I first saw Aerosmith in 1979, headlining a Giants Stadium show with Ted Nugent, Journey (before they sucked), and Frank Marino & Mahogany Rush. A group of eight of us (all old friends) went together, mostly to see Ted—he was our musical God at the time—and he blew everyone else out of the water. Some of my buddies wanted to leave there and then, but I insisted we stay. After all, we did pay to see Aerosmith. There was argument, but I had driven and the one with the car keys always wins.
I still haven’t lived that one down. The words for their set that night included “brutal”, “terrible”, “awful”, and just plain “suck.” Basically, the bandmembers were in the midst of their drug frenzy and really didn’t give a rat’s ass (in the cellar or otherwise) about how they looked (or sounded) on stage. Disappointed, and feeling weirdly violated, I vowed never to see them again.
I kept that promise, even as the band cleaned up and started to make decent music again. Tours in 1999, 2000, and 2001 passed without my attendance, though I heard nothing but good things. Finally, in 2002, I broke down and took a chance on the band’s tour with Kid Rock and Run-DMC. Professional, tight, and under control, Aerosmith ROCKED!
I have since seen the band on the last four consecutive tours and each time have taken someone as reluctant as those first friends in 1979. The year following my breakthrough it was my best friend of 35 years, who went to see the opening act, KISS. Like that first time, I persuaded him and his wife to stay for Aerosmith. Last year, it was my lovely wife Denise, who had never seen a “real” rock concert (Don Henley doesn’t count). I had to promise to attend a Chicago/Earth, Wind & Fire tour just to get her to watch Aerosmith do their thing with Cheap Trick. She marveled at Steven Tyler’s stamina and Joe Perry’s playing.
This year my company was a friend who hates the whole concert atmosphere but reluctantly came along because her husband (my original mate) had a family emergency to attend to. The only reason she came was because she happened to not hate Aerosmith and kinda liked some of Lenny Kravitz’s stuff.
Each year, I’ve enjoyed Aerosmith’s set and even though none of my guests may see them again, they’ve all left with a few decent impressions—hey, Rome wasn’t built in a day.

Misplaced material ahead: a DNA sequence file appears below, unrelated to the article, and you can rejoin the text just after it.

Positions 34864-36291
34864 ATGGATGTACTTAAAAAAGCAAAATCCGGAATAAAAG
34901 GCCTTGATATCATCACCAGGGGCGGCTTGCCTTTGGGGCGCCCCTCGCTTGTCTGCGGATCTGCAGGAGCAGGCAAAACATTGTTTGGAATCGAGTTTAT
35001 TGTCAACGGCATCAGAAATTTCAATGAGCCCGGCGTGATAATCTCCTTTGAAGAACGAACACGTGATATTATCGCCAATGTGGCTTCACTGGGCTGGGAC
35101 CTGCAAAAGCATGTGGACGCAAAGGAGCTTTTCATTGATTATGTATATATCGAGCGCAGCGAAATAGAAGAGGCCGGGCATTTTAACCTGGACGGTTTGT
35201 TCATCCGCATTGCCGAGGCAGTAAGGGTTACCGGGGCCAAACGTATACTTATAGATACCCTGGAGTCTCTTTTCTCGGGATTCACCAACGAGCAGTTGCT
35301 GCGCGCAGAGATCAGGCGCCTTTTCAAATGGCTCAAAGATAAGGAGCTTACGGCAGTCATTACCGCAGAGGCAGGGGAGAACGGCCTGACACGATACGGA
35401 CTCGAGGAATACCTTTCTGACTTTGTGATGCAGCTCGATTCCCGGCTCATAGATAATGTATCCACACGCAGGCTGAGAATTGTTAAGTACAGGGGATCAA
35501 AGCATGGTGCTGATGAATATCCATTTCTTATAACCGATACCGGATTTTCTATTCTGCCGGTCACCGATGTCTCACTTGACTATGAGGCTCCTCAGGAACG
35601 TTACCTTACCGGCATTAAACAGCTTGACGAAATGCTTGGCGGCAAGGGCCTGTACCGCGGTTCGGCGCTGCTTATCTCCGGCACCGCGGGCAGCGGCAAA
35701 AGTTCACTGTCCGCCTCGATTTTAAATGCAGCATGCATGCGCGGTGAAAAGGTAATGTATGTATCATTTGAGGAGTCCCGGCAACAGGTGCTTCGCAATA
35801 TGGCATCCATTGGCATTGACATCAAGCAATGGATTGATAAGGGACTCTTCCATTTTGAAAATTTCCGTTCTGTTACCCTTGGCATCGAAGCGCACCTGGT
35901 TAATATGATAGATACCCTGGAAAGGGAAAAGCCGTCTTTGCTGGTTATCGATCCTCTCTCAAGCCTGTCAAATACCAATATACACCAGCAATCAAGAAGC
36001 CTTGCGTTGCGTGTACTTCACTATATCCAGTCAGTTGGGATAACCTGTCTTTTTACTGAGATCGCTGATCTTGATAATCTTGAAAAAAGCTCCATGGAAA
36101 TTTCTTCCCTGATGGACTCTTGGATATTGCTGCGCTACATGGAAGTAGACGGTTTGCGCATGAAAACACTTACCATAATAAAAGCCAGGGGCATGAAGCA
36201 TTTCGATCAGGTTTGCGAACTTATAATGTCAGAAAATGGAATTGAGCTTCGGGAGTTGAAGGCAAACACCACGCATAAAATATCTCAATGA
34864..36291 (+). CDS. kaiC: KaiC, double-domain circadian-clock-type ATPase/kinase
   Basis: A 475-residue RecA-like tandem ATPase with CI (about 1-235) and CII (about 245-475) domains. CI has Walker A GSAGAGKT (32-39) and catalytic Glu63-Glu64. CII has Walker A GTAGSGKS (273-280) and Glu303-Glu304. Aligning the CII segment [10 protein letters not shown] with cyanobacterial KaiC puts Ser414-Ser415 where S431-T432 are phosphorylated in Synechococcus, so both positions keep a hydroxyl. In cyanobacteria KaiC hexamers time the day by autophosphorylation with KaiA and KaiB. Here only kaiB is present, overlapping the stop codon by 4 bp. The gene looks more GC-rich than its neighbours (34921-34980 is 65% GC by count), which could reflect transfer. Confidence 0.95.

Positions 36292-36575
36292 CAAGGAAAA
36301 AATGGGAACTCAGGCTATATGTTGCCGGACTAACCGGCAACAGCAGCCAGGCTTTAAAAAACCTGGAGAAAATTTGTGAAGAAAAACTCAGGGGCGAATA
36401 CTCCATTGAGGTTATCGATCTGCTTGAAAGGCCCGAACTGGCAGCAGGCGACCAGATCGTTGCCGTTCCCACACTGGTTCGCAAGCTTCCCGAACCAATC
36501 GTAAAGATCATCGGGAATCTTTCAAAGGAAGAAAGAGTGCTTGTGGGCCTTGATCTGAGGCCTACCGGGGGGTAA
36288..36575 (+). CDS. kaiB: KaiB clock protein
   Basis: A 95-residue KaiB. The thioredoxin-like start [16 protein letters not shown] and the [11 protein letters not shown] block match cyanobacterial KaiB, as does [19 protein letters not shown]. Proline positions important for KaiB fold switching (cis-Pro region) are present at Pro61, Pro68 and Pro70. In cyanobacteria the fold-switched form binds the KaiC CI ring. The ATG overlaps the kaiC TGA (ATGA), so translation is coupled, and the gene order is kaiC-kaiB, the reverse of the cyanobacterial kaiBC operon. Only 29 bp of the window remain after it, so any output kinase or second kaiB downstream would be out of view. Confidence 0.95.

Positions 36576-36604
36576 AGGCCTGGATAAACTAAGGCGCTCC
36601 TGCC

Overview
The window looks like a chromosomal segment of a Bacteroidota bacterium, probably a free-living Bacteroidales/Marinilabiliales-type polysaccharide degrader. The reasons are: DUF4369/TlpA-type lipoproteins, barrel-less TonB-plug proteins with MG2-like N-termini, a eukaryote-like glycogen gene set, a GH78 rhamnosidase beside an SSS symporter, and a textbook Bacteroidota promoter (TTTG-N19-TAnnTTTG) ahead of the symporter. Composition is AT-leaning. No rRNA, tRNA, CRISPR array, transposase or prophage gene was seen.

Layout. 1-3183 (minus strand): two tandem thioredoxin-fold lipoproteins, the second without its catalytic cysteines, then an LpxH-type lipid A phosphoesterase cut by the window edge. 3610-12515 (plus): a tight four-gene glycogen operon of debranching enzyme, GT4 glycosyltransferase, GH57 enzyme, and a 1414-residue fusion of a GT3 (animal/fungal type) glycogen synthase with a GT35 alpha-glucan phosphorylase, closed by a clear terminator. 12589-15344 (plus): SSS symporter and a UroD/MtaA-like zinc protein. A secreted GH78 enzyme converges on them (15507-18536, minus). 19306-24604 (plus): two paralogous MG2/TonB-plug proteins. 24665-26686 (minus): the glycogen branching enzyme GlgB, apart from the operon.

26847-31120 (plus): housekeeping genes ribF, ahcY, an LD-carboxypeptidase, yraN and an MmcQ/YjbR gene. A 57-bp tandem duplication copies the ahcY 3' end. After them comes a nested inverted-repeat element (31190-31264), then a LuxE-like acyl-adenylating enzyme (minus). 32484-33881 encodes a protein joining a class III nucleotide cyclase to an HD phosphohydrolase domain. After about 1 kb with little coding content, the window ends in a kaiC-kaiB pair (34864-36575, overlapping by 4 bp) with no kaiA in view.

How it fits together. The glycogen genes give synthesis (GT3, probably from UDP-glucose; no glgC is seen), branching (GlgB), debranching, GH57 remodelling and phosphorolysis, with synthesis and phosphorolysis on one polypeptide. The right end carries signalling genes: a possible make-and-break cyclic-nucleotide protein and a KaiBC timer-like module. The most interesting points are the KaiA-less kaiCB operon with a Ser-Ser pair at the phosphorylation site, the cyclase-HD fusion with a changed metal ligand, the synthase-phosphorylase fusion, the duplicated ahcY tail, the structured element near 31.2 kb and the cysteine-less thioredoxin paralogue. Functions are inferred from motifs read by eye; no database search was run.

Opening the evening, Lenny Kravitz made a fine showing. His 75-minute set featured a dozen songs, tight, solid musicianship, and a semi-subdued Kravitz. Normally bouncy and burning off energy, Kravitz was somewhat limited movement wise, thanks to a cast on his left leg (he had sprained his ankle a few days prior). The dude who preaches “Let Love Rule” had no love for the extra appendage on his foot. That didn’t stop him from doling out his hits, though, plus a few solid album cuts. Standouts included the opener, “Where Are We Runnin’?”, “Mr. Cab Driver”, “Can’t Get You Off My Mind”, “American Woman”, and “Fly Away”. His only misstep (no pun intended) was allowing the aforementioned “Let Love Rule” to turn into an overbearing, preachy sermon.
The stage had extensions on the sides, and a square U-shaped runway that extended across 75% of the length of the Nassau Coliseum floor. Kravitz only used the stage and the wings, so you knew that members of Aerosmith were the looking to take a few strolls into the crowd.
Movable video screens sat atop the lighting rig, and when the lights dimmed, a five-minute film appeared of the band playing in various stages of their career, with mash-ups of their hits as musical accompaniment. At the end of the film, the band stood on stage, poised and ready, and Joey Kramer pounded the all-too-familiar rhythm that opens “Walk This Way”.
For the better part of two hours, the sold-out crowd was led down the pathway of Aerosmith’s career, stopping at some major hits (“Jaded”, “Sweet Emotion”, “I Don’t Want to Miss a Thing”, “Dream On”, “Janie’s Got a Gun”), some popular album cuts (“Same Old Song and Dance”, “The Other Side”, “Rag Doll”, the entire version of “The Train Kept a Rollin’”, “Back in the Saddle”), and a few songs for diehards as well (“Seasons of Wither”, “Lord of the Thighs”, “Baby, Please Don’t Go”, “Draw the Line”).
Each song was performed to the max. Tyler’s vocals and screams are still powerful and raw (how does one preserve a 57-year old voice like that, anyway?). Perry is still one of the best guitarists in rock (though his one lead vocal, “Shakin’ My Cage”, from his most recent solo album, is still pretty bad). Foil Brad Whitford is still one of the most underrated guitarists in rock (he does a few leads here and there—it’s not all Perry, all the time), Tom Hamilton still does the heavy end well on bass, and Kramer’s drumming still ROCKS. Perry and Tyler used the runways, giving fans in the back a chance to get a better view.
Aerosmith can pretty much write its own ticket. 2004’s Honkin’ on Bobo may not have been a smashing success, but it allowed the band to forego the balladry that has followed them for years and rock out. Live, even the few ballads they did had an edge to them, pleasing the ballad lovers and rockers alike. (Admittedly, “Jaded” found me in a full men’s room.)
If Aerosmith can keep up this much energy, they’ll manage an honest rock-and-roll live show for at least another six or eight years. Best to see them sooner than later, though—you never know how many reluctant people you’ll need to convince.